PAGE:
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  2. Yes, canning, freezing and dehydrating at our place this summer. What we have seen around here with grocery shelves...We sure don't want to depend on that for food. Stay safe, keep insuring our pantries, Frank, Fern and Vicki....God Bless

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    1. Good for you, Dianne. Thanks for the continued motivation at food preservation. Good to hear from you.

      Fern

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  3. Fern, those jars of food look wonderful. Lots of work but so worth it.

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    1. You know, Judy, sometimes the work to prepare the food for canning seems pretty tedious. But once it's on the shelf, you're right, it is so worth every effort. Thank you for the comment.

      Fern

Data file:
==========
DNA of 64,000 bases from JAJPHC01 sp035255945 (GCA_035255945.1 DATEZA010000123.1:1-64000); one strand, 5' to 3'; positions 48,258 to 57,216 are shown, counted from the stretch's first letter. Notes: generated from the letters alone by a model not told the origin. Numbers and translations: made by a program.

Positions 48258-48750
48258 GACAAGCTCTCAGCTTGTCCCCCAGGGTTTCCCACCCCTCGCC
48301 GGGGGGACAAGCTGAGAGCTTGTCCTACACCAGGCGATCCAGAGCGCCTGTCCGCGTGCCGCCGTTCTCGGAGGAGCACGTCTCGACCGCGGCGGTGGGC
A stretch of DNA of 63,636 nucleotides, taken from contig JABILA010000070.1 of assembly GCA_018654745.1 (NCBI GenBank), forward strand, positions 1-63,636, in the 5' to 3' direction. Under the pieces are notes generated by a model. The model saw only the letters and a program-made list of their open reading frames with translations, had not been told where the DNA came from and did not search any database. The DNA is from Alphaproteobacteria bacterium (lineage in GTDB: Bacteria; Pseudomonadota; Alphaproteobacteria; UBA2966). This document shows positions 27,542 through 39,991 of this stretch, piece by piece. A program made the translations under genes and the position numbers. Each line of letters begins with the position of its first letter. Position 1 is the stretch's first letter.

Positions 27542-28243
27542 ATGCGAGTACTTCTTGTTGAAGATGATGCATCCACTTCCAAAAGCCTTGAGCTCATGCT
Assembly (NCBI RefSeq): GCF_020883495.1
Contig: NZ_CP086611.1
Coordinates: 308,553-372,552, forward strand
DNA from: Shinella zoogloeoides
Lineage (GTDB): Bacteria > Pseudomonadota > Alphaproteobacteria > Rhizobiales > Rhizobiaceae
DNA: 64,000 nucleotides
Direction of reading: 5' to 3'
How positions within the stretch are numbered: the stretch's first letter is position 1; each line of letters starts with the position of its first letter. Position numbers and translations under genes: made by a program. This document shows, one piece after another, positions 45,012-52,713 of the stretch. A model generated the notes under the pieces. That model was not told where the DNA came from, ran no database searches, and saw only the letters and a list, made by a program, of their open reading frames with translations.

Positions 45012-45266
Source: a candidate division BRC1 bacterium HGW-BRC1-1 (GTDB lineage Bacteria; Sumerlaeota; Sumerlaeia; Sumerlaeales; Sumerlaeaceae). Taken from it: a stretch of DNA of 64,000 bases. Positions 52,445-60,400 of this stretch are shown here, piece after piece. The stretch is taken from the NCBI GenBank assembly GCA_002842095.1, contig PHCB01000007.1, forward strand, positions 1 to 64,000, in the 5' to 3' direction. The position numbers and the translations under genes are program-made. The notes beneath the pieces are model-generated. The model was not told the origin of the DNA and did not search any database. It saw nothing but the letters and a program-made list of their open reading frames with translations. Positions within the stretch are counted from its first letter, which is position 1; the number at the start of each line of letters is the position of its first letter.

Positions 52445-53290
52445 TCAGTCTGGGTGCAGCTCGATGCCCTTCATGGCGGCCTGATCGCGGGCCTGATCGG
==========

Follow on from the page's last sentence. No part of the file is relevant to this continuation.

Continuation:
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  4. Hubby and I have NEVER had as bad a garden year as this one. It was cold late in the year, then when we could finally get our garden out, it rained forever, then immediately, the heat took over. All that on clay soil has really messed us up this year. I'll be scraping the barrel just to get a little canned. It makes me nervous too because I really felt a need to preserve as much as I could this year but . . . you do what you can! I've got a second crop of beans out that don't look too bad and the corn did fairly well, but I could sit down and cry over my tomatoes. Obviously, I LOVE tomatoes!! Luckily, I had extra last year and just threw them in the freezer so that will help out. Seriously though, it's made me think about people who can't or don't garden. How do they do it? Also, I think of those that in years past tried so hard and could barely scrape a garden out of their land. For now we can run to the store but just imagine what they had to deal with. When I get a little down about it all I realize just how truly blessed we are. It will all be okay one way or the other. I prefer my way but at least I'm still able to deal with the situation and I thank God for that!